Songs with Earlier Histories Than the Hit Version

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He Ain’t Heavy, He’s My Brother

First recorded by Kelly Gordon (1969).
Hit versions by The Hollies (US #7/UK #3/CAN #11/IRE #3/AUS #8/NZ #7 1969), Neil Diamond (US #20/MOR #4 1970), The Justice Collective (UK #1 2012).

From the wiki: “‘He Ain’t Heavy, He’s My Brother’ is a popular music ballad written by Bobby Scott and Bob Russell. Originally recorded by Kelly Gordon (who would later become a producer for Glen Campbell, Aretha Franklin, David Lee Roth) in 1969, the song became a worldwide hit for The Hollies later that year and again for Neil Diamond in 1970. Scott and Russell had been introduced to each other by Johnny Mercer, at a California nightclub. Although Russell was dying of lymphoma and the pair met in person only three times, they managed to collaborate on the song.

“The song title comes from a passage in the book ‘The Parables of Jesus,’ by James Wells, published in 1884. One parable uses a paraprosdokian to tell the story of a little girl carrying a big baby boy. Seeing her struggling, someone asked if she wasn’t tired. With surprise she replied, ‘No, he’s not heavy; he’s my brother.’ The first editor of Kiwanis magazine, Roe Fulkerson, published a column in September 1924 carrying the title “He Ain’t Heavy, He’s My Brother”, the first use of the phrase exactly as it is rendered in the song title. In 1941, Father Flanagan, founder of Boys Town, was looking at a magazine called The Messenger when he came across a drawing of a boy carrying a younger boy on his back, with the caption, ‘He ain’t heavy Mister, he’s my brother.’ Father Flanagan thought the image and phrase captured the spirit of Boys Town, so he got permission and commissioned a statue of the drawing with the inscription, ‘He ain’t heavy Father, he’s my brother.’ The statue and phrase became the logo for Boys Town.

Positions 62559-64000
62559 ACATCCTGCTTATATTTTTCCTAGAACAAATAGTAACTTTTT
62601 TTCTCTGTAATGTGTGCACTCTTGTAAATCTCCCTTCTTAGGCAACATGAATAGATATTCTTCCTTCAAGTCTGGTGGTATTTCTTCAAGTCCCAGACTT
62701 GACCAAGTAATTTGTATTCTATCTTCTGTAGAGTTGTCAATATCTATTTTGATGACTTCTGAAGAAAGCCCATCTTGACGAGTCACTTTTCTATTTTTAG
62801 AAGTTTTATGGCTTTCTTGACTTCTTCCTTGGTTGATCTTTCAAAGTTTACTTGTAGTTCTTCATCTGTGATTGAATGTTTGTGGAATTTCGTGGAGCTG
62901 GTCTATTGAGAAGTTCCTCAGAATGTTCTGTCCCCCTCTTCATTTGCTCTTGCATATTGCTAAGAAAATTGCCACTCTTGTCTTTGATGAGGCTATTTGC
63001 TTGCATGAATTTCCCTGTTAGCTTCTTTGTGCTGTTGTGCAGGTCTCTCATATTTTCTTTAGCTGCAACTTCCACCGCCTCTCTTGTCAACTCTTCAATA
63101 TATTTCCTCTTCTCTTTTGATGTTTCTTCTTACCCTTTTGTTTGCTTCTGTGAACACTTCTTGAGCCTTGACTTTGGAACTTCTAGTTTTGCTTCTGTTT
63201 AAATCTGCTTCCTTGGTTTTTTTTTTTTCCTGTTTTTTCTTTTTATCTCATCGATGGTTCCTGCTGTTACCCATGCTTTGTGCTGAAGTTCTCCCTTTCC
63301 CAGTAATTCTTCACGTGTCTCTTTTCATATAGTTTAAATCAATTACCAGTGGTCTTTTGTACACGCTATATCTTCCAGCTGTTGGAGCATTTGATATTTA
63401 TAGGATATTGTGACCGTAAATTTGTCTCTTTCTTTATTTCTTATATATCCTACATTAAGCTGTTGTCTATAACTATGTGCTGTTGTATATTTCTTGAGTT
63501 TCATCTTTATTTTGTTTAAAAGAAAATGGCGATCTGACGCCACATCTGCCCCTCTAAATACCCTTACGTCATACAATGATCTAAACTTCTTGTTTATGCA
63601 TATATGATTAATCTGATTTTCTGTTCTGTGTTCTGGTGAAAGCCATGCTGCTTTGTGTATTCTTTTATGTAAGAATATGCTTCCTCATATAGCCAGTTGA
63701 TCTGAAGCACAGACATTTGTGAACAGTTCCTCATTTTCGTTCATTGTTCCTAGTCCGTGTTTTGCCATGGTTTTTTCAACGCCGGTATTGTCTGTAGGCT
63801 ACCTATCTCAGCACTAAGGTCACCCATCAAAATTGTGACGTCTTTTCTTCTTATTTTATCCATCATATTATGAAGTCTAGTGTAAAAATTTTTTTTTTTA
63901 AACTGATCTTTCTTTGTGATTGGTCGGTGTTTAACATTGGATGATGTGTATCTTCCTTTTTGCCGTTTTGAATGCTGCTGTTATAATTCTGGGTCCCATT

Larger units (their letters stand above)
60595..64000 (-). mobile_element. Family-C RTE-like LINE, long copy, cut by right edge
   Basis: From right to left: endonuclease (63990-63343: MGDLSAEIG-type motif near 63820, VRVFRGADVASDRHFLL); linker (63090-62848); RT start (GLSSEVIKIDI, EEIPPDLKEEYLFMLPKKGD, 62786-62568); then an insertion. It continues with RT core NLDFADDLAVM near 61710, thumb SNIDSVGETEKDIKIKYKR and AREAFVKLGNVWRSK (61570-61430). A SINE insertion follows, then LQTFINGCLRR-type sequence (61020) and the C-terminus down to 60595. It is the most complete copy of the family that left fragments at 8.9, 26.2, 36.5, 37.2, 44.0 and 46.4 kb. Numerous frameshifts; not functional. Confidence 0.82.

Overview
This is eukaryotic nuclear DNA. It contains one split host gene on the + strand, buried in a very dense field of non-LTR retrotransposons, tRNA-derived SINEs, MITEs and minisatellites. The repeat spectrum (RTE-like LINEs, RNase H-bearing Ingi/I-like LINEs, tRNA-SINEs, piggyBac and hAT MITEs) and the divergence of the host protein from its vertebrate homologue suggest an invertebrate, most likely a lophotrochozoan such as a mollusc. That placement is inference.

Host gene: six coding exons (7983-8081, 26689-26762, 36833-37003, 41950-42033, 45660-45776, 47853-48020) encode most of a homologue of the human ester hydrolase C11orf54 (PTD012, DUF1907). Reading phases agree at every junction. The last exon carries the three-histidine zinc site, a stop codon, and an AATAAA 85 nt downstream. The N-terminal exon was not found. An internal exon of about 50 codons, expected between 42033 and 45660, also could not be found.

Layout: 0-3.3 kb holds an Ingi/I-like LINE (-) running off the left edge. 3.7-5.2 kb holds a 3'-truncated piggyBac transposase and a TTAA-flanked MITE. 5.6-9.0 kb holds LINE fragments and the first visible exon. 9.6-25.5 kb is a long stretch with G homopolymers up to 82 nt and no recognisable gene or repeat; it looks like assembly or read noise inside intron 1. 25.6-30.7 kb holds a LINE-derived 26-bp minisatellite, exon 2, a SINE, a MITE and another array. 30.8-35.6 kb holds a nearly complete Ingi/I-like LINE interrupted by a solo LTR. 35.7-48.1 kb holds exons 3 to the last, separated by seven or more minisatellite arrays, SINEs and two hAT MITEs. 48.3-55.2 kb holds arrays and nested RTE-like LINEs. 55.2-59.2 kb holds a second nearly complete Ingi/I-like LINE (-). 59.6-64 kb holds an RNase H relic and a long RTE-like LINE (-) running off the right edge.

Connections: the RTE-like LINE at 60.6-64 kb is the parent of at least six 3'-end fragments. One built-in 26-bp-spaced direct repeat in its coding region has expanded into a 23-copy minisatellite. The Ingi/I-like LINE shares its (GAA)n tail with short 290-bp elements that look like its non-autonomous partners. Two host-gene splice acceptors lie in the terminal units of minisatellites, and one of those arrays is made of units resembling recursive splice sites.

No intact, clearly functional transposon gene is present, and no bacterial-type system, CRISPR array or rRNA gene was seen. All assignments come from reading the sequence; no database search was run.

“Joe Cocker was offered this song before The Hollies after it had been played first to his producer Denny Cordell. Cocker turned it down, to his producer’s surprise. Hollies guitarist Tony Hicks remembers: ‘In the 1960s when we were short of songs I used to root around publishers in Denmark Street. One afternoon, I’d been there ages and wanted to get going but this bloke said: ‘Well there’s one more song. It’s probably not for you.’ He played me the demo by the writers [Bobby Scott and Bob Russell]. It sounded like a 45rpm record played at 33rpm, the singer was slurring, like he was drunk. But it had something about it. There were frowns when I took it to the band but we sped it up and added an orchestra.’

“The Hollies’ recording, which featured Elton John on piano, was released in the UK on 1 September 1969 and on 1 December 1969 in the US.’He Ain’t Heavy’ reached #3 in the UK and #7 in the US. The Neil Diamond version, recorded for his Tap Root Manuscript album, debuted at #68 on the Billboard Hot 100 on 7 November 1970, peaking at #20.

“In 2012, a version of the song was recorded, and was released on December 17, 2012, by musicians and celebrities going under the name The Justice Collective, including Melanie C, Robbie Williams, Paul Heaton, Paloma Faith, Paul McCartney, Gerry Marsden, Kenny Dalglish, Alan Hansen, Rebecca Ferguson, Beverley Knight, and two original members of The Hollies, Bobby Elliott and Tony Hicks, for various charities associated with the Hillsborough disaster. The song went on to take the coveted Christmas #1 position for 2012 on the UK Singles Chart.”

The Hollies, “He Ain’t Heavy, He’s My Brother” (1969):

Neil Diamond, “He Ain’t Heavy, He’s My Brother” (1970):

The Justice Collective, “He Ain’t Heavy, He’s My Brother” (2012):

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